A biologist identified all the indigenous species which we identified by drawings and texts placed on a rail around the ‘Preserve’. These plaques show the uses of the plants in indigenous and contemporary cultures. Seating was carved from the boulders on site to show the fantastic range of fossils. A Pathway, connecting the parts of the projects along the water, has some contemporary fossils and grass from the site embedded into the concrete with sandblasted text with life spans measured in days. The Earth Bowl, an amphitheater that is 18 feet high, built from the boulders, creates the highest point for miles around. At the base of this bowl is a Floating Gazebo in the circular bay, which is the central focus of Terra Fugit. A ‘Burper’ at the center of this bay is activated from a pump in the float. The annular rings that expand from the center of the Lagoon are also measured as time within the Pathway text. This totally artificial landscape gets the user to reflect on the land, life and time.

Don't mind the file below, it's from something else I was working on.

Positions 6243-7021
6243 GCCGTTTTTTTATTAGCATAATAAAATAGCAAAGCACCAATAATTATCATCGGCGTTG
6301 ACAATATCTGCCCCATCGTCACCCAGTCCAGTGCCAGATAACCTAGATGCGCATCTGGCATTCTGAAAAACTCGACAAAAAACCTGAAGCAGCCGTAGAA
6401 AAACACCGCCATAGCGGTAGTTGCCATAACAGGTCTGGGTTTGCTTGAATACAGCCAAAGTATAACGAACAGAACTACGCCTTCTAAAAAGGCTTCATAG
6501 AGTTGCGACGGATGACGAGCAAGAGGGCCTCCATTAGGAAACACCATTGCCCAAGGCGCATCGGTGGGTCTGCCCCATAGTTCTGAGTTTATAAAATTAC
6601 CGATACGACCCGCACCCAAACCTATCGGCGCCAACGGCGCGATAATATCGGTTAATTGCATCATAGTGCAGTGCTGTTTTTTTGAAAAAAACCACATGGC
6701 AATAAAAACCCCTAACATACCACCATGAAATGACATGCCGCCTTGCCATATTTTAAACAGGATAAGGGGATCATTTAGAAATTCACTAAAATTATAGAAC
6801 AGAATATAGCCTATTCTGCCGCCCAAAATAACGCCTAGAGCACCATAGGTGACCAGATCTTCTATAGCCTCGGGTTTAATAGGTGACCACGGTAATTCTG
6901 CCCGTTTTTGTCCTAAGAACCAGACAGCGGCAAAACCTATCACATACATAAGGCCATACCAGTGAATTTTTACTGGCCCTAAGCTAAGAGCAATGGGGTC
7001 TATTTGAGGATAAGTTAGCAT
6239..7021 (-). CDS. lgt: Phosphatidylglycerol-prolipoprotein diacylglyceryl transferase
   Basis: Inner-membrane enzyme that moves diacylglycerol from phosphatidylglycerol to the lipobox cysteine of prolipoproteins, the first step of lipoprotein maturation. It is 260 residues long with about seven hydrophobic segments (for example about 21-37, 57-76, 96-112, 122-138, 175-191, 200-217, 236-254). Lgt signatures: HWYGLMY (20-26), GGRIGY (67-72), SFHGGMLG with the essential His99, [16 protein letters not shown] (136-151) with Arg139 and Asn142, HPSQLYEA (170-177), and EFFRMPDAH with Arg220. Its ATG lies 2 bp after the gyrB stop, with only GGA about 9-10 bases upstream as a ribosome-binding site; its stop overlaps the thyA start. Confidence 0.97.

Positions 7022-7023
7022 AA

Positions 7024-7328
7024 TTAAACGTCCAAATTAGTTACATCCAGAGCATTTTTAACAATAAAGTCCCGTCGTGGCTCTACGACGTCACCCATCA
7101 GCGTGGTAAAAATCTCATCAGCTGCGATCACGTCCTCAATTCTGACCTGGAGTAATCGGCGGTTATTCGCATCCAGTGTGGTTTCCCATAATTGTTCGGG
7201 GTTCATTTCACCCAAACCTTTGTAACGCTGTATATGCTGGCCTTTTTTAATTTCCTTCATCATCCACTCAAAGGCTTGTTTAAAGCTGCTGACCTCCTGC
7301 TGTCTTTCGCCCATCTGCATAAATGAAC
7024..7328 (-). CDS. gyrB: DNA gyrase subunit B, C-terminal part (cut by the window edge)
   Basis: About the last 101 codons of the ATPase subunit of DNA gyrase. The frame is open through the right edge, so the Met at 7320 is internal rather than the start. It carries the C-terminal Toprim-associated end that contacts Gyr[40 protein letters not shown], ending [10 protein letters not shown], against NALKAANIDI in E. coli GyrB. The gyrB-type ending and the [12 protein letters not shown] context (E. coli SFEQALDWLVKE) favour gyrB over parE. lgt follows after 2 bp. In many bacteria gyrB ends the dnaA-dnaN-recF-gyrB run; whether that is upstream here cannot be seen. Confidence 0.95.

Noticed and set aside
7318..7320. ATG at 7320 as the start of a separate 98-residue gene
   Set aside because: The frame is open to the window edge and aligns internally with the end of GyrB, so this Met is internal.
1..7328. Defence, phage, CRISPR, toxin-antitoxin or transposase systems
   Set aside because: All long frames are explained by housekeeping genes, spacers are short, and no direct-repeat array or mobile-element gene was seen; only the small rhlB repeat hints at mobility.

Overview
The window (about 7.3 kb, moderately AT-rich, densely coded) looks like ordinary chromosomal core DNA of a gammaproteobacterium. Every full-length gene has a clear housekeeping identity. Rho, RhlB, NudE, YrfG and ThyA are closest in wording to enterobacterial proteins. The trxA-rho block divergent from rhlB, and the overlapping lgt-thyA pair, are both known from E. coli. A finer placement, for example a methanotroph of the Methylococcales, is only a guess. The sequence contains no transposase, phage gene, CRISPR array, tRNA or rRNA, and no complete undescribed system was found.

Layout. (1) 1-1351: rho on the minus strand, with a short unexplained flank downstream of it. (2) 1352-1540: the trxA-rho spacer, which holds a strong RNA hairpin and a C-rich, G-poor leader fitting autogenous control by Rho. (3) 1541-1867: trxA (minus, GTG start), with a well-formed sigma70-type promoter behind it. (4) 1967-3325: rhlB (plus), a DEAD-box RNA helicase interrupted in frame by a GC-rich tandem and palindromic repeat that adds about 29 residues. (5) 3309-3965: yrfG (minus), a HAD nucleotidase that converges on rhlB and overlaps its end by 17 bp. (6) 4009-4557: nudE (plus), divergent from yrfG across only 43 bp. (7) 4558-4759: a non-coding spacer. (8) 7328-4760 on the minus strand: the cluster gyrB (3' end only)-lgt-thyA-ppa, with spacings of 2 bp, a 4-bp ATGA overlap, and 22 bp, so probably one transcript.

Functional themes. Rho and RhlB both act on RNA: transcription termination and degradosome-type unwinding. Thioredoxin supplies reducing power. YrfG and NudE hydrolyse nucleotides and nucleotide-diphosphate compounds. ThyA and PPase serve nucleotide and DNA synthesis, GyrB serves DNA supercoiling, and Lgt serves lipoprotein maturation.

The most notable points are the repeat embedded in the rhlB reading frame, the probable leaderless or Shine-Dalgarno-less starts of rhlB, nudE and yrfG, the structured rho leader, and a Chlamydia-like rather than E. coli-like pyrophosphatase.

As all artists are, we are shaped by our artist peers, circumstance and opportunity. The opportunity that was given to Herb Bayer through the Mill Creek Project was a very insightful program that understood how the creativity of an artist could be brought in to respond to a given problem, imagine a different landscape and bring important discourse focused on the land.
1. Aesthetics in Transportation (1980) authored by Lajos Héder published by The US Dept of Transportation.
Mags Harries and Lajos Héder formed Harries/Héder Collaborative in Cambridge, MA in 1990 and have worked together on all major public commissions since then. Mags Harries brings to the collaboration her training in sculpture, teaching and 20 years of work in public art. Lajos Héder, in addition to working as an artist, is experienced in community projects, urban design, site planing, architecture and construction. They regularly collaborate with other designers, landscape architects, engineers and fabricators to realize large-scale, complex projects.
Terra Fugit (Land Flies), 1996-2006 in Broward County Florida, adjacent to the Everglades.